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Thread: Newbie question

  1. #1
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    Newbie question

    Hi,

    I almost know nothing about js, but I happen to need to write a simple js function to read .txt file.

    Here is the code I have (the function is from internet):

    function readit(fileName) {
    var data = "";
    var fileObj = new ActiveXObject("Scripting.FileSystemObject");
    if (fileObj.FileExists(fileName)) {
    var txtStream = fileObj.OpenTextFile(fileName,1);
    data = txtStream.ReadAll();
    txtStream.Close();
    }
    return data;
    }

    alert (readit("file://L:\info.txt"));

    I name the file as myfile.js, when I double click the file, it gives me Microsoft JScript runtime error to 'alert()' call:

    Error: Object expected
    Code: 800A138F
    When I googled, I found 'alert()' is kind of standard js call, and I can't see what I missed in my file.

    Can anybody help me out?

    Another question: although I am not there yet, but I need to have a xml file to call myfile.js, however, when I tried that, I got 'ActiveXObject not defined' error to the following line:

    var fileObj = new ActiveXObject("Scripting.FileSystemObject");
    I checked I have MS XML 4 installed and I am using IE, with 'medium' security level set, how can I fix it?


    Thanks,
    Peter

  • #2
    Supreme Master coder! Old Pedant's Avatar
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    You need to serve the page via IIS, not just by clicking on the HTML file name in windows explorer.

    That is, you'll need to do something like
    http://localhost/readfile.html

    Even doing this, you'll need to answer the security question to allow the loading of that activeX object.

    Also, you can *NOT* use a "protocol" as part of the file name when using the FileSystemObject; in place of
    Code:
    alert (readit("file://L:\info.txt"));
    you will need to use
    Code:
    alert (readit("L:\info.txt"));
    ALSO: you *probably* won't be able to use "L:" if that's actually a link to a directory on another machine. You'll probably have to use the actual path to the directory.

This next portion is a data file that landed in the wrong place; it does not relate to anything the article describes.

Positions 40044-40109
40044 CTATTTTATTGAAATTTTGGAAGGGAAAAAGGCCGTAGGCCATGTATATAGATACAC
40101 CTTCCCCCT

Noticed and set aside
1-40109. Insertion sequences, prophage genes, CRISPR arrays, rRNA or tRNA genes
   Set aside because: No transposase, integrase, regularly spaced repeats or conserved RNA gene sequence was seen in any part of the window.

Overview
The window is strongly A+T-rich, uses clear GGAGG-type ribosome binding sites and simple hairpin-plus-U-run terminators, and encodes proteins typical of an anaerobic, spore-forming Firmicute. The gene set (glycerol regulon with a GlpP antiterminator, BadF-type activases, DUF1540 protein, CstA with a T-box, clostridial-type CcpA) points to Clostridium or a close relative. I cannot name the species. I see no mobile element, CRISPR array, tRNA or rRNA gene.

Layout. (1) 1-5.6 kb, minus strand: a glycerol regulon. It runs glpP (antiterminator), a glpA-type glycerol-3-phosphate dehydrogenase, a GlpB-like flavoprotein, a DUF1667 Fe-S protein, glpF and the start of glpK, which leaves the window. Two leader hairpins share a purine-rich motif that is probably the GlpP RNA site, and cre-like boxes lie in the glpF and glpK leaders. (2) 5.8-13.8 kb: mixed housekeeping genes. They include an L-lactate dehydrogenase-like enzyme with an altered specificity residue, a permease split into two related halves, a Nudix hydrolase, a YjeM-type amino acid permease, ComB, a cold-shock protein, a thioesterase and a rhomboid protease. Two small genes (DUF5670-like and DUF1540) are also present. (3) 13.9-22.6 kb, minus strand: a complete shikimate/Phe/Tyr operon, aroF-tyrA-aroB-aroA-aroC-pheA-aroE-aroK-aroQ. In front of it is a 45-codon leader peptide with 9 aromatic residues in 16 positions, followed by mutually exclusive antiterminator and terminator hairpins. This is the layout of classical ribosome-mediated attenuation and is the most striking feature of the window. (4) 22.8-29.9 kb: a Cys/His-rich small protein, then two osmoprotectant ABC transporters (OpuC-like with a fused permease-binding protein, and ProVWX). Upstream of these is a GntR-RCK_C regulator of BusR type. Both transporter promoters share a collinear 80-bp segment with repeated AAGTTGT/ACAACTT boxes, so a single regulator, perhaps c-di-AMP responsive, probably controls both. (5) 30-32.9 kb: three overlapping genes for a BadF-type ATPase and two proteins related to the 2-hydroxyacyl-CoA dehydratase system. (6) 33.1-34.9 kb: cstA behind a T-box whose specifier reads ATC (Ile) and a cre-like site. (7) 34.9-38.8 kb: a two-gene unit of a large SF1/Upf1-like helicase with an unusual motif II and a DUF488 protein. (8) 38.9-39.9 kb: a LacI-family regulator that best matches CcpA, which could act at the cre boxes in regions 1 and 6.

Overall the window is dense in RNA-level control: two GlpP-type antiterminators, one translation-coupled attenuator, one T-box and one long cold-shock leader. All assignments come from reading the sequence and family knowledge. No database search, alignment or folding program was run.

FINALLY: You must DOUBLE UP the backslashes when you use them in JavaScript! \i has special meaning.

    I put this code into my file c:\inetpub\wwwroot\junk7.html
    Code:
    <script>
    function readit(fileName) 
    {
        var data = "file does not exist";
        var fileObj = new ActiveXObject("Scripting.FileSystemObject");
        if (fileObj.FileExists(fileName)) 
        {
            var txtStream = fileObj.OpenTextFile(fileName,1);
            data = txtStream.ReadAll();
            txtStream.Close();
       }
        return data;
    }
    
    alert (readit("C:\\inetpub\\wwwroot\\junk7.html"));
    </script>
    I then used the URL http://localhost/junk7.html and allowed the ActiveX control to run (answered yes to the security question) and it all worked. The alert popped up showing the source code above.

  • #3
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    Thanks for your reply.

    First of all, the file is not .html, it's .js.

    I now changed the file path to my local C: drive, it's still not working. I got the same error on calling 'alert()'. I even put a line 'alert("test");' and it still errored at calling it. It seems some how 'alert()' call is not resolved.

    Following is the modified code, try to save it as a .js file and see if you can execute (by double clicking) it.


    function readit(fileName) {
    var data = "";
    var fileObj = new ActiveXObject("Scripting.FileSystemObject");
    if (fileObj.FileExists(fileName)) {
    var txtStream = fileObj.OpenTextFile(fileName,1);
    data = txtStream.ReadAll();
    txtStream.Close();
    }
    return data;
    }

    alert (readit("C:\\info.txt"));
    Thanks.

  • #4
    Supreme Master coder! Old Pedant's Avatar
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    You mean you want to use Windows Scripting Host--WSH--to run this?

    Well, no wonder it doesn't work!

    The *method* alert is actually a short form of window.alert( ) and that is a method on the window object *IN THE BROWSER*.

    You can *NOT* use a window object--and thus can't use alert--in WSH code.

    Go read the docs on WSH and the WScript.